An American woman living alone told of an unexpected call from her ex-husband. The sudden appearance of a man from the past made her think about the right thing to do.

"I suddenly writes to me ex, that he needs to wash and sleep and whether he can do all this at my place," she says. At the same time, he has a family: a wife and a small child.

On the one hand, feelings for the ex are in the past, and there is no particular reason to refuse him. After all, each of us may need help. On the other hand, the return of a man from the past in her life can cause unpredictable consequences.

How did this happen?
The former man, she said, works around the clock and is apparently so busy that he can't even go home to rest. "As I understand it, he doesn't have time to stop by to wash and sleep at home, and I just happen to live near his work," she adds.

Obviously, the situation is complicated. What is the ex's motivation? Could it be that he really is in a difficult situation and is seeking temporary asylum? Or does he have other motives?

Ethical dilemma
To accept or to refuse? This question presents the woman with an ethical dilemma. Helping a person in need is noble. But what if that help could lead to undesirable consequences?

For many Americans, as for people around the world, the past is something difficult to part with. It comes back to us in various forms: through memories, through old friends, or, as in this case, through former partners.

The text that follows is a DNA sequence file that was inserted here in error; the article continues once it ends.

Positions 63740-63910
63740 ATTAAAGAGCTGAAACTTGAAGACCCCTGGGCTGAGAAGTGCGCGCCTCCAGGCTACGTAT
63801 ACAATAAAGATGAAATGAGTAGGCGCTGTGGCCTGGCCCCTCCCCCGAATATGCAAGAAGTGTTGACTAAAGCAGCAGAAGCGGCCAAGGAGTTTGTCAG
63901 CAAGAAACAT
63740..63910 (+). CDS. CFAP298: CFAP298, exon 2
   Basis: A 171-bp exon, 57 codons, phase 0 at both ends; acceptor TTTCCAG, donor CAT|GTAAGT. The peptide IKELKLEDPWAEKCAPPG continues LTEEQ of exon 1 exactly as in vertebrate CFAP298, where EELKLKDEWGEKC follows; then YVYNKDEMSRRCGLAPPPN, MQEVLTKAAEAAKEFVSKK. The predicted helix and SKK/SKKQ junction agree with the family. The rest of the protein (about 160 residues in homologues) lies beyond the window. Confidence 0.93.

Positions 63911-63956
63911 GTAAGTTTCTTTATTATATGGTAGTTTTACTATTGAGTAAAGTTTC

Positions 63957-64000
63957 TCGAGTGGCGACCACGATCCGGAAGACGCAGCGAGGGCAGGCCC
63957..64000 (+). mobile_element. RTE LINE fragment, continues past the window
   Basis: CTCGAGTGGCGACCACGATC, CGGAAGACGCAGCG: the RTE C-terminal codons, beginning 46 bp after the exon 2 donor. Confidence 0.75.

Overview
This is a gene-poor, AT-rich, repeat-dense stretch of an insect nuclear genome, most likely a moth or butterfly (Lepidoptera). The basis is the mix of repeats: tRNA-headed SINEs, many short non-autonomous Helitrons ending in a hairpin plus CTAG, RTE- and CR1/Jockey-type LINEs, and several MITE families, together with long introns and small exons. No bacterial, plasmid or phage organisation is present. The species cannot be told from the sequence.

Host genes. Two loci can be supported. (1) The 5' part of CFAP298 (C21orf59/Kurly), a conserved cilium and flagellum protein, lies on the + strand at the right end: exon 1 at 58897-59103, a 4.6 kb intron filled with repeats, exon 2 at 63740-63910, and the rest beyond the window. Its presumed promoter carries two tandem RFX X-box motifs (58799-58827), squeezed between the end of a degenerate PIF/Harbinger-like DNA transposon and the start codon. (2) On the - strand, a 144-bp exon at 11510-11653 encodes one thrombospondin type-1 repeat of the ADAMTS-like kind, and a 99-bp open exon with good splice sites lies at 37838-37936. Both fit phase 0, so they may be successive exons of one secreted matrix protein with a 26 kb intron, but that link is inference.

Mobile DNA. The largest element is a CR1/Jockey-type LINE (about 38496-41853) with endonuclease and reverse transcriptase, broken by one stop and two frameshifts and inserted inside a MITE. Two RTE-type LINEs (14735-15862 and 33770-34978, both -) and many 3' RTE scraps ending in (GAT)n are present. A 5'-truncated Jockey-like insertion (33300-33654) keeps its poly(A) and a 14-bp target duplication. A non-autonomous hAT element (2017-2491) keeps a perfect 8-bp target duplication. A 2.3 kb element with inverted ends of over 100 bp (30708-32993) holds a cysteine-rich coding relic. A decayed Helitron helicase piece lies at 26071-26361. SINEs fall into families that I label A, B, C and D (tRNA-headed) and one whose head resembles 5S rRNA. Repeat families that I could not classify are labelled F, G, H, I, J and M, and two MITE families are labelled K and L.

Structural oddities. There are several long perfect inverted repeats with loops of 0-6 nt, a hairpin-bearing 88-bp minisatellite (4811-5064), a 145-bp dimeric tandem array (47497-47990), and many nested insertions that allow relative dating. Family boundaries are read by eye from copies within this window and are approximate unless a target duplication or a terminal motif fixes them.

What are the risks involved?
Before making a decision, it's worth weighing up the pros and cons. Should you let your ex into your home, even if he only asks for a chance to rest? Perhaps this could lead to new difficulties in the relationship or even cause conflicts with his real family.

In addition, it's worth thinking about your feelings. Does she have unfinished business with this man? Could the sudden appearance of an ex trigger a storm of emotions or memories for her?

What do the experts say?
Psychologists and relationship experts recommend caution when bringing ex-partners back into your life. It's important to protect your boundaries and understand your feelings.

"If you decide to help, make sure you have clear boundaries and that you are willing to defend them," says Linda Taylor, Ph.D., a psychologist. "If you feel you can't say no, or if you have any doubts, it's best to say no."

So, to let in or not to let in?
Each person is unique, and the decision depends on the specific situation and personal feelings. If a woman feels she can help without harming herself, it may be worth it. If, however, she fears possible consequences or doubts her feelings, it is better to proceed with caution.

In any case, the most important thing is to take care of your well-being and respect yourself.